Other than several ongoing Words with Friends games, I’m not an online game type person. And, other than an Instagram account that I infrequently post on, I use no other forms of social media except this blog and a LinkedIn account that has long grown stagnant, I rarely log onto and am about ready to delete for the reasons below.
I find the more I’m on social media, the more I dislike it. Someone very much knew what he or she was doing long ago when they created these platforms and also knew that people’s innate and natural desires for various forms of information would be wildly financially beneficial. Not only that, they realized that people love knowing about each other’s personal lives. This was the hook. Whether its checking in on some well-known Hollywood celebrity and what they’re wearing that particular day, glancing at a new workout routine, or googling that interesting girl or guy living nearby, these people knew they had something.
When I started writing this blog piece, it was going to be about the online word game called “Wordle”. For those of us who like the written word and all it encompasses (often called wordsmiths), Wordle is a fun, short and addicting game. You can only play it once a day, and then you have to wait until the next day to play it again. But, more on that later…
Social media is what our lives have become all about. We divulge our personal lives on Facebook and Instagram (and, sometimes our secrets), our work history and professional backgrounds to LinkedIn and we scream at each other on that fetid cesspool called Twitter. We have allowed the world to see who and what we are as we reveal the minutia of our lives on websites and private messaging services with people whom we most often know absolutely nothing about. Thirty years ago, would we have picked up our phones, called some random number and told the unknown person answering on the other end that we’re having homemade chicken parm for dinner or that we’re getting ready to vacation at the Jersey shore? Sounds funny, but that’s exactly what we’re doing when we post online. We haven’t the slightest idea who may be reading our posts and the dangers it poses, not only to us, but also to our young people. These are horror stories we read about almost every day.
While there is some inane fun looking at other folk’s comical photos, videos and musings, exercise videos or reading the sad stories of those who have lost a loved one or pet, a few minutes on social media can turn into hours and it can suck our lives away from us moment by moment. Do people really need to know where we’ve vacationed, or visited, where we went for a walk or a hike or the photos we took, what we had for dinner or how and where we bathed in some romantic backwoods cabin? In the world of social media, it’s the absolute norm. See a post, click “like” and scroll on…in seconds. And, oftentimes, this online view into others lives seems very voyeuristic, but it’s been fomenting and cultivated since the beginnings of the Internet well over 35 years ago.
I recently googled myself (yeah, we’ve all done it…interesting to say the least, isn’t it?) and found more online information about myself that I’d actually forgotten or hadn’t thought of in years. It was quite sobering and at first shocking to see my life’s history written plastered on some random Internet website that I’d never heard of or even visited before. When I saw my formal work resume, posted online for everyone to see, it floored me. Here was information that only very few people have or should have access to being broadcast worldwide. Almost all my worldly personal information was right there to be seen and had. All my former addresses listed neatly in chronological order (along with former neighbors names) including prior phone numbers long since abandoned. And, if you cough up a few bucks, you’re promised access to much more “intimate” personal information. I’ve seen these sites before, but the one I happened onto the other day had personal and professional information contained in it about me that I had no idea was public information. I really struggle trying to understand how they get it. There is nothing I have to hide about my life, but it’s just very weird (to say the least) seeing your life’s personal and professional history plastered all over some random website.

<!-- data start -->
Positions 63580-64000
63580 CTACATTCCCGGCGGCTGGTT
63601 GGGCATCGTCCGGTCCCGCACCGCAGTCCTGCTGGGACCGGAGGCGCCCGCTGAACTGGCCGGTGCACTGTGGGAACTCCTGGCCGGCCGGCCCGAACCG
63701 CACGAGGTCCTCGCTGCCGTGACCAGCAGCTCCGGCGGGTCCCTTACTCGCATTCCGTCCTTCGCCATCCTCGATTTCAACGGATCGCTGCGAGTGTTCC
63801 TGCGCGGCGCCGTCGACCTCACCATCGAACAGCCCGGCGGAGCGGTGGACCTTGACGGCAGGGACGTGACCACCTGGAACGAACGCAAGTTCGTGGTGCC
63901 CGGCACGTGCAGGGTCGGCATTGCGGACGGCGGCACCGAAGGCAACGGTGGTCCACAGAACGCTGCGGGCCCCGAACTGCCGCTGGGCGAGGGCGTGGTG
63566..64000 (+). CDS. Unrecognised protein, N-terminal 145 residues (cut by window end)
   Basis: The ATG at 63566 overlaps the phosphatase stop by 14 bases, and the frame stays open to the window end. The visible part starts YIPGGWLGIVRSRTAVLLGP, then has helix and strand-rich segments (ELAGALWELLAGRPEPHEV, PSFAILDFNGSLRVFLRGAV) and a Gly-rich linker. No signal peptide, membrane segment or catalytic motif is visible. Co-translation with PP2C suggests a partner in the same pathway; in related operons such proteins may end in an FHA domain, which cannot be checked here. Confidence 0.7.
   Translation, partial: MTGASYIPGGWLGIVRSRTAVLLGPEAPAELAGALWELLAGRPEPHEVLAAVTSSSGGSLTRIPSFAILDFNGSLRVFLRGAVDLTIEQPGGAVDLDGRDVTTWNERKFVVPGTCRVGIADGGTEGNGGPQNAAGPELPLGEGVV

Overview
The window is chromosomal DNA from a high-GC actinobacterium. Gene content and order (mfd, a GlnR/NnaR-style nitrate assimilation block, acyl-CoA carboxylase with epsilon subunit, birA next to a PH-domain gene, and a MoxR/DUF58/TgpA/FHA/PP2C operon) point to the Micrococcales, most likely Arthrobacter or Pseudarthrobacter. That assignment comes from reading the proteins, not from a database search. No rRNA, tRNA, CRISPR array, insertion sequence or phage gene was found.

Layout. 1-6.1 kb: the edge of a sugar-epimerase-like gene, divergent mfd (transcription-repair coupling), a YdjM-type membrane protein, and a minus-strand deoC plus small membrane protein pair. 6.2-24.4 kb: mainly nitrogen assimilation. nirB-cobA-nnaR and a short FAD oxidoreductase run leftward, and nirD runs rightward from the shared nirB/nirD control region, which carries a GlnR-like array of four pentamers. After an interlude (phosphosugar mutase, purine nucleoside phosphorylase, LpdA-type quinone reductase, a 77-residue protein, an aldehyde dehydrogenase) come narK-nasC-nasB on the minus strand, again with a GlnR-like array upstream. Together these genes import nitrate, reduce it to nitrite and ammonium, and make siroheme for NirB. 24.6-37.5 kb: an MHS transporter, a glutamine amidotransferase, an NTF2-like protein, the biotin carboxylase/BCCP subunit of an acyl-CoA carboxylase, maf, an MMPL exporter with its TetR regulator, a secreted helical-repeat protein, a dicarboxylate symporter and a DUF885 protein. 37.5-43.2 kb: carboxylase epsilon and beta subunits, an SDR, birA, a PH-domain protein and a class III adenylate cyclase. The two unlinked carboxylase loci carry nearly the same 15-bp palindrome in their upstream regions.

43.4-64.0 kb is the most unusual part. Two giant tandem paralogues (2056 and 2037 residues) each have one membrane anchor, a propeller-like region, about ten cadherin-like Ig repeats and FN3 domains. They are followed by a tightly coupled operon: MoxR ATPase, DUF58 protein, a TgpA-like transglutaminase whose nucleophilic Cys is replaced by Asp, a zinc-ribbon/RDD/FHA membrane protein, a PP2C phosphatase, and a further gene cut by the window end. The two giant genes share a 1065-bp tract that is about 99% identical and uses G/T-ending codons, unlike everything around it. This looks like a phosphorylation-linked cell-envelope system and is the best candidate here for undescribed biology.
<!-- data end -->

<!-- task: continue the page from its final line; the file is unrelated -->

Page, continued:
With regards to social media, I also struggle with the desire to “keep in touch” with people in the online world and often ask myself, “is this a person with whom I’d share a meal or a drink with or am I just satisfied being online friends?” In the end, does it really matter? Most would never attend your funeral and would think about your passing away as just that…a passing thought. That said, I’ve recently hit the “unfollow” button quite a few times and to be honest, it feels very freeing. And, I plan to continue.
Please don’t get me wrong, social media has its place. People with upstart or even thriving businesses can find a whole new arena of prospective clients on the ‘net and I certainly wish them all the best. Their personal income and business models can be based solely on social media and I’ve seen some incredible people, websites, services and products that are pretty awesome. Done correctly, it can be a goldmine and social media can be an interesting place, but it can also be a bit sinister.
I was recently reminded that less is more, and any websites I’ve found that has my personal information contained on them, I’ve contacted to have it removed. The less I say, talk about (maybe other than here), have an opinion about or post on social media, the better I’ve found I like it. The older I get, the more I’ve realized that I value and appreciate my privacy. No one needs to know that I just went to the gym, picked up my dry cleaning or the way I arrange my underwear and socks drawer.
Anyway, back to Wordle…it’s a cool game, give it a try! And, you don’t have to divulge any personal information to play it.